Diagnosis of a T. foetus infection can be made by identification of tritrichomonads on a direct fecal smear examination, fecal culture, PCR analysis of fecal material, or by colonic mucosal biopsy. Disadvantages of direct fecal smear examination include a low sensitivity (14%), low specificity (T. foetus can be misdiagnosed as Giardia spp. or the nonpathogenic Pentatrichomonas hominis), and the fact that only fresh fecal samples can be used.

Tritrichomonas foetus can also be cultured in-house using the commercially available culture system In Pouch™ TF (Biomed Diagnostics, San Jose, CA). Pouches should be inoculated with less than 0.1 g of freshly voided feces and then incubated at 25°C. Pouches need to be evaluated under a microscope every couple of days. Results are usually obtained between 1 and 11 days of setting up a pouch. Although fecal culture is more sensitive than direct fecal smear examination, difficulties in interpretation of results, the necessity of using freshly voided feces, and the fact that results might not be available for up to 11 days, are important disadvantages of this method.

Tritrichomonas foetus DNA can be amplified from fecal samples by PCR. PCR has been shown to be the most sensitive method for detecting T. foetus in fecal samples, and is ideally suited for direct diagnosis of T. foetus infection. Advantages of PCR testing compared to culture include a higher sensitivity, faster turnaround time, and easier handling and storing of samples because DNA is relatively stable under various temperature conditions. Using the colonic saline flush technique (http://www.youtube.com/watch?v=JMfZ9M80V8E) or a fecal loop to obtain a fecal sample directly may help increase the probability of detecting T. foetus. The sediment of the sample of fluid obtained from a colonic saline flush should be separated by centrifugation or allowing it to settle. This material is then submitted for PCR. Ideally, fecal samples should be collected when the cat is having diarrhea.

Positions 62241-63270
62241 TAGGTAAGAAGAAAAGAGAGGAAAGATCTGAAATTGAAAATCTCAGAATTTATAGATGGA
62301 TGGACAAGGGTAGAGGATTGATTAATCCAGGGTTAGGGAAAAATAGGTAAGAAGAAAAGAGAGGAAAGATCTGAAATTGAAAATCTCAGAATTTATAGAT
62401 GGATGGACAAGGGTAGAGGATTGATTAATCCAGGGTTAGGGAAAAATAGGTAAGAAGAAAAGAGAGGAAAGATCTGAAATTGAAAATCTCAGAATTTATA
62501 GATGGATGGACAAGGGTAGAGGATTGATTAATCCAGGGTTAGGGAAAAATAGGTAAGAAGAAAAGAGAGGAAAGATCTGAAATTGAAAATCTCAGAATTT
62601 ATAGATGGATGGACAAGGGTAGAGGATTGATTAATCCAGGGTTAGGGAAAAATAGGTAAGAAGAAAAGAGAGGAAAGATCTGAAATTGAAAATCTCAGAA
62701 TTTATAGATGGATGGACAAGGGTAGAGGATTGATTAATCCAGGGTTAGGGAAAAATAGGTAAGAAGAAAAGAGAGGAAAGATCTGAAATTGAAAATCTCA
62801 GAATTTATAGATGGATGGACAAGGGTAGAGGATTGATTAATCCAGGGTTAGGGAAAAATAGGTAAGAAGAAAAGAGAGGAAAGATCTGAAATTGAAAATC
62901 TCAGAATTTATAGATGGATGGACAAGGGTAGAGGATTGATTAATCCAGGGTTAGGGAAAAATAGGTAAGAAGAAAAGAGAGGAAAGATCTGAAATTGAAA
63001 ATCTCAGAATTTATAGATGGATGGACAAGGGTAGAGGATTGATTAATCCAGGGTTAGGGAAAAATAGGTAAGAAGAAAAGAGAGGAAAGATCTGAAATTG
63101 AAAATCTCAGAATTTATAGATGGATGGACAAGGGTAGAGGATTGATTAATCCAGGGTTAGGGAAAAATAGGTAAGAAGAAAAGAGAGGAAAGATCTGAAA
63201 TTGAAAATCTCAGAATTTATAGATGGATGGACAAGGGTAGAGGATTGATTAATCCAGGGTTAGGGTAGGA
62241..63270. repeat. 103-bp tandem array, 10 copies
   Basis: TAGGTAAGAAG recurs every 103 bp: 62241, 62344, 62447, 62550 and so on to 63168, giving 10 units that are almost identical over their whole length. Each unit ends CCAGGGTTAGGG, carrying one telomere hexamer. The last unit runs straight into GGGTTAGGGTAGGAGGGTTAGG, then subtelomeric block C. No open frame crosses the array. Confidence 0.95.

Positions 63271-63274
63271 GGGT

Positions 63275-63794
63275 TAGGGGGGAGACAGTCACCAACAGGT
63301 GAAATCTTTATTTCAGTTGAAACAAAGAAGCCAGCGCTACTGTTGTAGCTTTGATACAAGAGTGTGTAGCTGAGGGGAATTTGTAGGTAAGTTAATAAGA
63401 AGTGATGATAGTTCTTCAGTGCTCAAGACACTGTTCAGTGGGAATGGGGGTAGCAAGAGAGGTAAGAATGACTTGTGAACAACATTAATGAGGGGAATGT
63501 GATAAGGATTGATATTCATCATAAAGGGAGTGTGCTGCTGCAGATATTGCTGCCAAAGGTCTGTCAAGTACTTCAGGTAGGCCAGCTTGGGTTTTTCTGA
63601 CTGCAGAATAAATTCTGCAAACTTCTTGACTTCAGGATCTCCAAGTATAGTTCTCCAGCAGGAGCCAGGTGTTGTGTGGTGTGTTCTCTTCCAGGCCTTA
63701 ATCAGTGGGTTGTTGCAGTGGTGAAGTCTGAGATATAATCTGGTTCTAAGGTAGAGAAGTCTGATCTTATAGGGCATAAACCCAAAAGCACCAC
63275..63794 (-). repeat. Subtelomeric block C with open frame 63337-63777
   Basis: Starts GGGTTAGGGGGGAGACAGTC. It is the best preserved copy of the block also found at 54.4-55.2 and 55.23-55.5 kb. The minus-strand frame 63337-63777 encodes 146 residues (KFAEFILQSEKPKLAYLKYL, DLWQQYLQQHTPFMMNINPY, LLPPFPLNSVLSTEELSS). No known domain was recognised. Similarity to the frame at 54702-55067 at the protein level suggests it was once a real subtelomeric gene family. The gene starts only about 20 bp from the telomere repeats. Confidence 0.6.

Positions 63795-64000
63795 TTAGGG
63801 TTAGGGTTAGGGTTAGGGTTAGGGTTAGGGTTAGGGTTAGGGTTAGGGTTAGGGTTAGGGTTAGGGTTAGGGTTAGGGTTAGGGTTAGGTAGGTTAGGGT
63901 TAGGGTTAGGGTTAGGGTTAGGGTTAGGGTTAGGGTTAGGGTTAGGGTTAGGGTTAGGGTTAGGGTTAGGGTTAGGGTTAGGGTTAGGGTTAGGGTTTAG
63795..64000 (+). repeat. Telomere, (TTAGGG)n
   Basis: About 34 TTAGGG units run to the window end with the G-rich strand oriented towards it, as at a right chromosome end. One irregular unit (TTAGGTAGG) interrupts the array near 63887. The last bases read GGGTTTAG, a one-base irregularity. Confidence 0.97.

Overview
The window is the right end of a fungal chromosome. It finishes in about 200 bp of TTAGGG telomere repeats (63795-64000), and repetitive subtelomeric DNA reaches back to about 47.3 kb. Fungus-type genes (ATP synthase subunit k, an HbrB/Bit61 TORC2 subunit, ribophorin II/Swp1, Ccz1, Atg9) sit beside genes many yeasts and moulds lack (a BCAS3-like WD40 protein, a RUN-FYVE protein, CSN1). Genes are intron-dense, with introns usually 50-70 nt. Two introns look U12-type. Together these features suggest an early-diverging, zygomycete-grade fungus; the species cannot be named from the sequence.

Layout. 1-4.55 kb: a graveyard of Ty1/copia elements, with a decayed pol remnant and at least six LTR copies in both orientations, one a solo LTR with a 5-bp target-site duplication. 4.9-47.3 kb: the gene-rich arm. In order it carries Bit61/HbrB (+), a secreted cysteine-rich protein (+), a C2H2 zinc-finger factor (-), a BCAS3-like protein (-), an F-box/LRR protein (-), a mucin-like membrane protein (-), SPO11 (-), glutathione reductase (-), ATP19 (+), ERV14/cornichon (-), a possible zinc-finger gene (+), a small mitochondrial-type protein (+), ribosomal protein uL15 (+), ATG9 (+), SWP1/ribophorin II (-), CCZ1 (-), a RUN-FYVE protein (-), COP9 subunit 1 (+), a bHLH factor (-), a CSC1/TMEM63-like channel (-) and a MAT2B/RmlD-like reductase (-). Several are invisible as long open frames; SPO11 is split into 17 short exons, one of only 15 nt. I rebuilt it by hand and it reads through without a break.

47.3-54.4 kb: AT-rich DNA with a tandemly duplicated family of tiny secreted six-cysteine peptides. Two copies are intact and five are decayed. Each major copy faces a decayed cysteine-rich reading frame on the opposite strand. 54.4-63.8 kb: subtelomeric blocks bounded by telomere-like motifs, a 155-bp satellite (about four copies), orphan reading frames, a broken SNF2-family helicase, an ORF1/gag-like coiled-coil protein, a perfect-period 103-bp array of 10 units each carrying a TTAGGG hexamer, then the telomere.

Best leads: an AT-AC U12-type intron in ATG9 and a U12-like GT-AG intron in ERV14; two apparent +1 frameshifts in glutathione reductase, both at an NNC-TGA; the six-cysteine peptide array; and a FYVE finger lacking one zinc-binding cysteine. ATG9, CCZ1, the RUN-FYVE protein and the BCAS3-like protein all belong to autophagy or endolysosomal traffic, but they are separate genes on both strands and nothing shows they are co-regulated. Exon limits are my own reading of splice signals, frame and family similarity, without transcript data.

Until recently, a successful treatment strategy for T. foetus infections in cats was not available. However, studies have shown that administration of ronidazole may be effective in both resolving diarrhea and eradicating T. foetus. Based on a study of the pharmacokinetics of ronidazole in cats the current treatment recommendation is a dose of 30 mg/kg by mouth once daily for 14 days. Retesting may be performed 2 weeks after the last dose of ronidazole. Apparent treatment failure may be due to lack of patient or owner compliance, administration of an inappropriate dose or duration of ronidazole, reinfection from the environment or from other cats, or infection with a ronidazole resistant strain of T. foetus. Ronidazole can cause neurotoxicosis in cats so patients should be monitored carefully during treatment and treatment should be discontinued if any neurological or other clinical signs develop. Some infected cats do not have diarrhea so testing non-diarrheic cats in the same household is warranted. Where possible, in multi-cat households separation of infected and non-infected cats is advised. Infection is via the fecal-oral route and environmental contamination may be important in the epidemiology of T. foetus. A recent study documented trophozoite survival in water, urine, and cat food but not cat litter. Further information on T. foetus for cat owners is available from Dr. Jody Gookin’s website ( http://www.cvm.ncsu.edu/docs/personnel/gookin_jody.html ).

Several compounding pharmacies compound ronidazole. Some examples are Diamondback Drugs (phone: 1-866-646-2223; http://www.diamondbackdrugs.com ), Pet Health Pharmacy (phone: 1-800-742-0516), Abrams Royal Pharmacy (phone: 1-800-458-0804), Westlab Pharmacy (phone: 1-800-493-7852), and Creative Compounding (phone: 1-800-672-2177), but other compounding pharmacies may also carry ronidazole.